Problems of the DP Departments

All companies with mainframes or minis, and those with a sizeable number of microcomputers (whether stand-alone or connected in network), have data-processing (DP) departments under the control of a data-processing manager who reports either to the technical manager or to the general manager. In general, the staffing levels in those departments is far from satisfactory. One finds a handful of supporting staff- a systems analyst, one or two programmers, and some data entry personnel (who have generally been converted from a lower staff cadre) – and an operator. This staffing level is often adequate to handle only routine data-processing tasks using accounting packages that may have been modified and are maintained in-house. In these circumstances, there is little time or encouragement to engage in original software development aimed at extending or intensifying the degree of computerization.

The problem of inadequate staffing is not primarily due to a lack of qualified personnel in the country. Indeed, unemployment among qualified and trained computer practitioners has become a fact of life in Nigeria today; there is however a dearth of experienced high-calibre personnel. The poor staffing levels seem to have been necessitated by management policies that do not accord a high priority to the DP department in a period of economic recession and job insecurity. As one DP manager put it: “How can you ask for more staff when you are lucky to keep your job?”

The issue is compounded by a lack of cooperation from personnel in departments slated for computerization. There is the fear that computerization will, at worst, lead to mass retrenchment, or, at best, to a loss of earnings from institutionalized overtime perquisites.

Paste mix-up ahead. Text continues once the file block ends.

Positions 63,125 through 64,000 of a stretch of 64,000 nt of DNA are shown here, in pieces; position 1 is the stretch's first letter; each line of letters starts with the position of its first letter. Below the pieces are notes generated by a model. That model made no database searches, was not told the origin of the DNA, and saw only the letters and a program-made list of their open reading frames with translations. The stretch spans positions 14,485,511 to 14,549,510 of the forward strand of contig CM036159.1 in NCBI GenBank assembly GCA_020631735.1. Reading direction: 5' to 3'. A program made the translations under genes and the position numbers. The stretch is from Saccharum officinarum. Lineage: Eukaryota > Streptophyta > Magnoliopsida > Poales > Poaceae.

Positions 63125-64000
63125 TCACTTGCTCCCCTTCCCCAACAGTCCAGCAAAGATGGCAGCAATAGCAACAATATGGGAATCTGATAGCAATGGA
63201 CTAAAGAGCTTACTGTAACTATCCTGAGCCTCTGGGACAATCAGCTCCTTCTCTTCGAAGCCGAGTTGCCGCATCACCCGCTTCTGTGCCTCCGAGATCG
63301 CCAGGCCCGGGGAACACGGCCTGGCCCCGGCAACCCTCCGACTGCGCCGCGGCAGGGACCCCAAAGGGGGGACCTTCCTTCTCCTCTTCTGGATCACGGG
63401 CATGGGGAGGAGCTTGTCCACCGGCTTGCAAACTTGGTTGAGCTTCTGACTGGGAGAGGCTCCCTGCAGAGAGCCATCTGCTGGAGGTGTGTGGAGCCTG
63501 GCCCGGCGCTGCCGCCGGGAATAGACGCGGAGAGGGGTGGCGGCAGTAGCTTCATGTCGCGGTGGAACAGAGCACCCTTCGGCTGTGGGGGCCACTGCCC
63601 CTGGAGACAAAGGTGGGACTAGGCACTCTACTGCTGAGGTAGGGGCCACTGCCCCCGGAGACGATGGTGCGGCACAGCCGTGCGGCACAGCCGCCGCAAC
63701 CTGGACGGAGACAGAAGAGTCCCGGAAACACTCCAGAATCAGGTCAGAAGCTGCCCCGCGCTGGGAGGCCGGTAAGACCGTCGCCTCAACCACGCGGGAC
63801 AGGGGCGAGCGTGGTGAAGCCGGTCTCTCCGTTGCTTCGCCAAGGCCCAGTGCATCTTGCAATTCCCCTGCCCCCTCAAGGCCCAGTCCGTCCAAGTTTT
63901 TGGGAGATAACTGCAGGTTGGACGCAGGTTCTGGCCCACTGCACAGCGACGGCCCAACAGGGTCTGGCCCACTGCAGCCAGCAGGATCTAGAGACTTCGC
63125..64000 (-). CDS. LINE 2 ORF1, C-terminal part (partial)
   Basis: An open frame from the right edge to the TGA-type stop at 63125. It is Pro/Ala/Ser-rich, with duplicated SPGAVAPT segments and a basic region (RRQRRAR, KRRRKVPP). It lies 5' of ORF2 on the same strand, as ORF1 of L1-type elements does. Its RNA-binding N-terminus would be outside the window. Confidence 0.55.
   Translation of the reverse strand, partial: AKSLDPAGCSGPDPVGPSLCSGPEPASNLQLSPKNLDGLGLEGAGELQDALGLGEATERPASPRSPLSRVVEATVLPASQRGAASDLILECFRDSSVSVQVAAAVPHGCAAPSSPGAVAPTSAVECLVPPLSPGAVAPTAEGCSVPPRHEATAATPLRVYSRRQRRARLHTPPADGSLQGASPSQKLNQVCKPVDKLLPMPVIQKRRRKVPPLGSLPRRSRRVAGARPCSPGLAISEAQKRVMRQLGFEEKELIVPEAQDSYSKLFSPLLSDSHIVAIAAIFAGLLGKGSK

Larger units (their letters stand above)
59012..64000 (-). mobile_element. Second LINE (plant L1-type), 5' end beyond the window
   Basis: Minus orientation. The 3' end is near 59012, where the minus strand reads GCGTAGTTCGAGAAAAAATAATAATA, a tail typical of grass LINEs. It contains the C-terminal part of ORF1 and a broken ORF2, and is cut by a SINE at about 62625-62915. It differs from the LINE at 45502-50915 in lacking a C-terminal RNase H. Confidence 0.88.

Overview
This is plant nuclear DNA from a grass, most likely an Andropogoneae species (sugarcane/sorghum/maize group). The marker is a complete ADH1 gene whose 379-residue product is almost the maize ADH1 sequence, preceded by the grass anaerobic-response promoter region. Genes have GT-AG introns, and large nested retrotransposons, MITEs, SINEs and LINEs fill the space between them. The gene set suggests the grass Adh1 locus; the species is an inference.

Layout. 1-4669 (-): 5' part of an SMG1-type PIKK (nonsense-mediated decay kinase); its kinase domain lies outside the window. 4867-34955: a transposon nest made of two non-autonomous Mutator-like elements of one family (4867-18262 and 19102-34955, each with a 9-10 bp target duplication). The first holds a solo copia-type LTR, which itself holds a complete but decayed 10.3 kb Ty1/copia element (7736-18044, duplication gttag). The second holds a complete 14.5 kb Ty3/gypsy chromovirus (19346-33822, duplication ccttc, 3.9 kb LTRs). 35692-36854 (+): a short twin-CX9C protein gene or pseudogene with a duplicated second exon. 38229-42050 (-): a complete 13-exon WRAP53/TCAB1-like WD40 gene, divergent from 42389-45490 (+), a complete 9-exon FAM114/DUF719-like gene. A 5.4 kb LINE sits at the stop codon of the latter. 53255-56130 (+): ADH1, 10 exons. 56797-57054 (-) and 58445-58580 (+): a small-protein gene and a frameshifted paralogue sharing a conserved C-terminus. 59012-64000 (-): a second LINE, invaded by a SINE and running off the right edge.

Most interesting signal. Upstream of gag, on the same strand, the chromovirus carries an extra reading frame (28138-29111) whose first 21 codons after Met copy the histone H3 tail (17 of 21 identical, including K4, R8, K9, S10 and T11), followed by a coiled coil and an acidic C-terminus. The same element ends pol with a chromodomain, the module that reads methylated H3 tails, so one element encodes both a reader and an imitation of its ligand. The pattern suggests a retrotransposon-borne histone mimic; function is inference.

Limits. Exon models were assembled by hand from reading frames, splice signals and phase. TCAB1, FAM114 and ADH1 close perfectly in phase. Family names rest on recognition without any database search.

Management, on its part, sometimes appears only tolerant of the DP departments, and can justify their existence only by saddling them with other responsibilities outside the strictly data-processing function (one DP manager is also in charge of the procurement and maintenance of office equipment and supplies).

The problems faced by the DP departments are thus: low status; lack of management support; poor staffing levels; and lack of cooperation bordering on outright hostility from departments “in danger” of computerization. As a result, there exists a severe underutilization of computing equipment, as well as low productivity among the staff. As one DP manager observed: “It makes you and the computer seem dull.”

An improvement in the situation discussed above can come about only with the development of a better attitude to computers among decision makers, managers, and the general workforce. There is no indication at present that the representatives of the labour unions are being confided in by management, when computerization is being planned, to get their support. Efforts by individual industries in this regard must however be accompanied by a national informatics education campaign.